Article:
Mini X-Plane rant

One of the slightly frustrating things I’ve found with X-Plane is that there can be a wide variety of methods that add-on developers use to operate internal cockpit mechanisms. In the old days of X-Plane, toggles were just a mouse click, and rotating knobs were handled by positioning the cursor to the left/right/inside/outside of knobs until a + or - appeared to indicate the direction the knobs would rotate when you clicked the mouse buttons. This worked pretty well until TrackIR came along and then it was a struggle to get the precise location for those little knobs right.

Along came manipulator technology…which (ostensibly) more closely resembles the actual physical motion you’d use to, well, uh…manipulate stuff. So windows you would “grab” with the mouse and move with a sliding motion in the direction you desired. Throttles, mixtures, etc…you could just grab and slide. Works pretty good unless you run out of mouse travel on your pad or screen…but I don’t have a whole bunch of complaints about that.

Now Carenado uses a bit different system for their knobs…it it might actually be better, but it does take some getting used to. Hover over the knob (for instance a heading select knob) and you can either roll the mouse wheel or move the mouse up and down or left and right to get motion. Pretty good. And I’d say better than finding the + / - zones that some aircraft use.

But it can be frustrating going from one aircraft designer to another and trying to figure out what the mechanics of moving stuff is. I mean, a knob or switch in real life has very little variation…but the ways you can do it in X-Plane are quite varied. It sure would be nice if they settled on a common method and everyone used it. But…I can see how the variety is there because different people probably prefer different things…

Very mild rant indeed.

Carry on.



I hear ya man!!! I think the 777 I have uses scroll wheel. Where as the MD80 I just got uses the left click and then move the mouse to turn the knob. And the E-190 I have uses my most hated method, hover over the side and click for plus and then hover over the other side for minus.

If all planes could just use the scroll wheel I’d be happy!


Each developer thinks their way is the best way.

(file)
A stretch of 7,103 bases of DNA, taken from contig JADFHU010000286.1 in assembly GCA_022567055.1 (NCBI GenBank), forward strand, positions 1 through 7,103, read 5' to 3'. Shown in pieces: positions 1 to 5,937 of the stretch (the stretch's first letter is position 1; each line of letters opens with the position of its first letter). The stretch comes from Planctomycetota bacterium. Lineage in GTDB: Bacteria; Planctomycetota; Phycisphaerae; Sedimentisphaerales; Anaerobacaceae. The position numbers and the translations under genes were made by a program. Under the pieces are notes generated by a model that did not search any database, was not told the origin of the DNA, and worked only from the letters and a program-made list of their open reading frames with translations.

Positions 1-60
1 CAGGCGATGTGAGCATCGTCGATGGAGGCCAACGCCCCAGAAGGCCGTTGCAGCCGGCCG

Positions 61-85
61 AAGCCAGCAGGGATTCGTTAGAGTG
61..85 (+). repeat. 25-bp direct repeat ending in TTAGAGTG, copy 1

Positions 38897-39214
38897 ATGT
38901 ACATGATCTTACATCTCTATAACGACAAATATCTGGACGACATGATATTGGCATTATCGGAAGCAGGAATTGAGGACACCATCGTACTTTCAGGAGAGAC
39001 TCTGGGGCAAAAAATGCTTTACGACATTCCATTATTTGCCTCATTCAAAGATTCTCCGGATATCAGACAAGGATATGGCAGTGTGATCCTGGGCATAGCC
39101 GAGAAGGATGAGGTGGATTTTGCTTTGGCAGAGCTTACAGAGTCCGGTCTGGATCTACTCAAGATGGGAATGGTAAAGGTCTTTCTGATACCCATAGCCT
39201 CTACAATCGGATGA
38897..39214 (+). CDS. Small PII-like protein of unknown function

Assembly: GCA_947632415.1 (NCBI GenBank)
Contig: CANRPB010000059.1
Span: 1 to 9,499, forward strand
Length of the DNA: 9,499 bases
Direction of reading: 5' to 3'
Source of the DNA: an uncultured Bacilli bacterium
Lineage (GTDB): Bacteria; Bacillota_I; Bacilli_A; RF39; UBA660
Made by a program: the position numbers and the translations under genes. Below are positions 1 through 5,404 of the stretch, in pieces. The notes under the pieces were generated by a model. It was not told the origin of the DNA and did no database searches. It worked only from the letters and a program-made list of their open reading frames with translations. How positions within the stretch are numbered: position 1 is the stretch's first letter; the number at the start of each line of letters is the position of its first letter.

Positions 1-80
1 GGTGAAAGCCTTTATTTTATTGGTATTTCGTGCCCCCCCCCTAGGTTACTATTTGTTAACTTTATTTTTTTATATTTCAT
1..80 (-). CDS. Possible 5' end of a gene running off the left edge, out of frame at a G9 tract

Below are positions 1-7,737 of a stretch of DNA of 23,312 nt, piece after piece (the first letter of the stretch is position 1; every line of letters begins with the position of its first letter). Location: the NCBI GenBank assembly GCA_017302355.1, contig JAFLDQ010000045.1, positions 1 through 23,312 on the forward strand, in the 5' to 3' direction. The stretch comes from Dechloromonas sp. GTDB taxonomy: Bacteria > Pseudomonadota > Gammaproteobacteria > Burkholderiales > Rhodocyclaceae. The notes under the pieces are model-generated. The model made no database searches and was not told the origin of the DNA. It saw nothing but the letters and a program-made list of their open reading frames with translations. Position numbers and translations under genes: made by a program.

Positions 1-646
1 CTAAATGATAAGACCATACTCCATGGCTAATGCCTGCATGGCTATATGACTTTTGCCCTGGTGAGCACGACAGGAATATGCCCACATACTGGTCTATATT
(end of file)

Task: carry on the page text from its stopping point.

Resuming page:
I dont think there is some easy way how to find out how the knobs are functioning before buying specific plane. I can clearly imagine that even the same developer can during the time change the way to program it.

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Btw I wanted to ask, in case someone have both FSX and XP.
How about the flight models? Did anyone evaluated the same craft from the same developer on both platforms (FM vise)? Is it so huge difference? Or the developers just relay on the better default XP FM programming and the difference is there but not so eyeopening?
For example if I take for a ride Carenado C172 (or any other) in FSX and XP will be the FM experience completely different or there will be some slight differences in the behavior?

Most definitely a difference. Graphics-wise, the FSX Cessna 172 might be a little better looking. And I say “might” because for me, X-Plane has almost gotten as good looking as FSX. In my opinion (only an opinion) - X-Plane does lighting way better than FSX - both interior and environmental lighting. The guy doing the Carenado conversions for X-Plane (Dan Klaue), I think is doing a phenomenal job porting over the lineup and taking maximum advantage of X-Plane features. As far as gauge update rates and fluid motion - I don’t think there is any comparison (as long as X-Plane is running at a high FPS) that X-Plane is better. As for flight model…again, my personal opinion, based on no small part as a pilot and flight instructor, is that X-Plane better translates the “feel” of flight better. More twitchy, more dynamic, way better interaction between the aircraft and the ground during takeoff and landing. I suppose that is owing to the different ways that FSX and X-Plane come up with their flight models (ostensibly) - FSX uses look up tables to calculate an output, while X-Plane (apparently) uses actual wing and body shape to come up with a more dynamic flight model. No telling which one is more statistically “right” or not compared to a POH, but the X-Plane ones feel more right to me.

Again, there are some high-fidelity add-ons for FSX that try (or do) circumvent the FSX flight modeling. I don’t know how they do it (AccuSim is one developer…and some helo devs like DodoSim do it as well) - but their models feels better than default FSX modeling, but in my opinion is still not as good as a good X-Plane model.

Anyway…there is a short longish answer… LOL…